Tag Archives: proportional representation

Our Electoral System Does Not Keep Extremists At Bay

One of the reasons that is being advanced for preserving first-past-the-post (FPTP) voting in BC’s election tomorrow is that it supposedly keeps the extremists at bay. This argument suggests that countries with proportional representation like Israel are subject to the whims of radicals like Avigdor Lieberman. The drama played out in Israel in the wake of the last election saw different parties trying to find a way to please Lieberman so that he might enter into a coalition with several more mainstream parties.

That sort of thing never happens in Canada, right? Actually it does. FPTP rewards parties with lots of regional support so we reward not so much ideological radicals as we do regional ones. In the past couple of years we have seen the Liberals, the NDP, and the Conservatives all prepared to enter into coalitions or understandings or what-have-you with the Bloc. So yeah, if some horse-trading is needed here, our system is just as likely to produce radicals who might hold the balance of power.

But FPTP produces more majority governments where mainstream parties don’t have to do deals with fringe players, right? Well, um, not exactly – it still happens but it’s actually more insidious. Take Brian Mulroney’s grand coalition: he won a huge majority but at the expense of giving Lucien Bouchard the platform from which he could launch his separatist ambitions. How many PC voters in 1984 knew that they were voting for a coalition with separatists? Right now the Ontario PC Party is accommodating itself to the radical fringe that is most embodied in MPP and leadership candidate Randy Hillier. Hillier is unlikely to win the leadership but he may well play king-maker and at any rate he’s likely to get a cabinet position if the PCs win an election any time soon.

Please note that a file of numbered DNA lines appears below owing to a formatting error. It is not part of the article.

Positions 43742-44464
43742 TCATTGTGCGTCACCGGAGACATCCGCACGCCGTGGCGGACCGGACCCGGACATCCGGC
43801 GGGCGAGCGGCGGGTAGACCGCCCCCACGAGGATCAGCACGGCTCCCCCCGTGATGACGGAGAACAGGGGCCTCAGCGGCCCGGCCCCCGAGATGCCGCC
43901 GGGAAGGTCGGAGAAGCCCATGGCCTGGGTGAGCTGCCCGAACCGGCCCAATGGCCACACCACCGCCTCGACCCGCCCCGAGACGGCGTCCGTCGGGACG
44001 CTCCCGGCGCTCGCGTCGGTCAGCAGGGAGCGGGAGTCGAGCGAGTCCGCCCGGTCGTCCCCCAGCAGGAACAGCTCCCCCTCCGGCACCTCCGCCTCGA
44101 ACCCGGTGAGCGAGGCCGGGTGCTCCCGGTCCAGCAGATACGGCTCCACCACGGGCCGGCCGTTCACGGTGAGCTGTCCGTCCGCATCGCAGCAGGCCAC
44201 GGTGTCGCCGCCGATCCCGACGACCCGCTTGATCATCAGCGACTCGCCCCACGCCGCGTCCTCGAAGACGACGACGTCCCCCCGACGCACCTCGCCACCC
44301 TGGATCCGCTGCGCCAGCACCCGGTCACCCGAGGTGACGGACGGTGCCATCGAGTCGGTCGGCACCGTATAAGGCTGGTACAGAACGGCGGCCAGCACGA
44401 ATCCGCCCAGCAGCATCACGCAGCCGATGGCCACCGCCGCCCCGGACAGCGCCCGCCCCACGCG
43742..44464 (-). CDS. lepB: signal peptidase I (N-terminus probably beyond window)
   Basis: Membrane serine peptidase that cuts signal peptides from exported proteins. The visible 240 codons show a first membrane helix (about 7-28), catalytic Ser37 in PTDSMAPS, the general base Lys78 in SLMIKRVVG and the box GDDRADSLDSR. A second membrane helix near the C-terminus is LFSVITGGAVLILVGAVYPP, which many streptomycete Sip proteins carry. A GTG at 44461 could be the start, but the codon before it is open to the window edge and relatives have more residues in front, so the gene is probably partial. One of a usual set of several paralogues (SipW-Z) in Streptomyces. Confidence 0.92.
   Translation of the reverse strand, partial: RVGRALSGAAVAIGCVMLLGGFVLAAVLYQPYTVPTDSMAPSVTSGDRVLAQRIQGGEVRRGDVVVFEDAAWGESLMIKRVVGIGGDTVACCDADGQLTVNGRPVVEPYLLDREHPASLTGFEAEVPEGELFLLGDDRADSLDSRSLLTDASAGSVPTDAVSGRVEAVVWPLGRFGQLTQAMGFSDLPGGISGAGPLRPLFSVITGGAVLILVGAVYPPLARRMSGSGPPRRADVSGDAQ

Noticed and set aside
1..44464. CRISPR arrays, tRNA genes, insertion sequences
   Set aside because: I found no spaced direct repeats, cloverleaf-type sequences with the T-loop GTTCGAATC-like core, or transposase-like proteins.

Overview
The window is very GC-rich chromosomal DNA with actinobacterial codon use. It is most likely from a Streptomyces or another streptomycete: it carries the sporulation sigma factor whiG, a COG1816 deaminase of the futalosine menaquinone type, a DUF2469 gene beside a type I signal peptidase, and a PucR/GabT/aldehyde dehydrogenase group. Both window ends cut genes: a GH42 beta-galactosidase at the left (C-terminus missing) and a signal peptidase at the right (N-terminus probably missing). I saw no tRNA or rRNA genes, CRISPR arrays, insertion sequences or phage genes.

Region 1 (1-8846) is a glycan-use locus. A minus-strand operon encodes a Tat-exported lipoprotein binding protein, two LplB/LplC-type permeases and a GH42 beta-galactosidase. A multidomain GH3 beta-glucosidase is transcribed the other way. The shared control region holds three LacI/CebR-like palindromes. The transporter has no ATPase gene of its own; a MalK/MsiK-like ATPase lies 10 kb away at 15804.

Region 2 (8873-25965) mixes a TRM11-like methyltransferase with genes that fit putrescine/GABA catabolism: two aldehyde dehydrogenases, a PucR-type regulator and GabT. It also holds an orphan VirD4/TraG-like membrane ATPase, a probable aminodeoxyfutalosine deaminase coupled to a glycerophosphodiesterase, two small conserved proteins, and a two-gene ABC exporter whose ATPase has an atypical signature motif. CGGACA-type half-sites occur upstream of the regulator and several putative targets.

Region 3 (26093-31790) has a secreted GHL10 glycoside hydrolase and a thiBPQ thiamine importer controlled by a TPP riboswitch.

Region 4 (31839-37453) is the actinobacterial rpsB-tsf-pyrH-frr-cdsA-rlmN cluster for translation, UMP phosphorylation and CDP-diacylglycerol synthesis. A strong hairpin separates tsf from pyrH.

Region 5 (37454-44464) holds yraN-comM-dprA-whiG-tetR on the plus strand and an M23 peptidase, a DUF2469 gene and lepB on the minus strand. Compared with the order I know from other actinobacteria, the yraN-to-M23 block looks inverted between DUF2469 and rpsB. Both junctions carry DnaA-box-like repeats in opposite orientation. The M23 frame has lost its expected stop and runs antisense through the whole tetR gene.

What this means is that we have extremist views inside the large brokerage parties, however these views are given the venerable stamps of the big parties. Randy Hillier does not have to run as the leader of his crazy Lanark Landowners group, no, he gets the more respectable Progressive Conservative tag – again, the same tag that got Lucien Bouchard a national spotlight. Right now our extremists smuggle themselves in under the banners of mainstream parties, under a proportional system, we could at least name them and publicly understand what they wanted in exchange for membership in a coalition government.

I hope BC voters will consider this when they head to the polls tomorrow.


BC Voters, Say Yes to STV!

Paulitics has a great post on the matter today. I feel like this is the best shot that Canada has at introducing PR anywhere in the next few years. Once PR is introduced in one jurisdiction, and, contra the Star editorial page, the world does not end, I suspect it will break out across the country.

Proportional Representation Coming to BC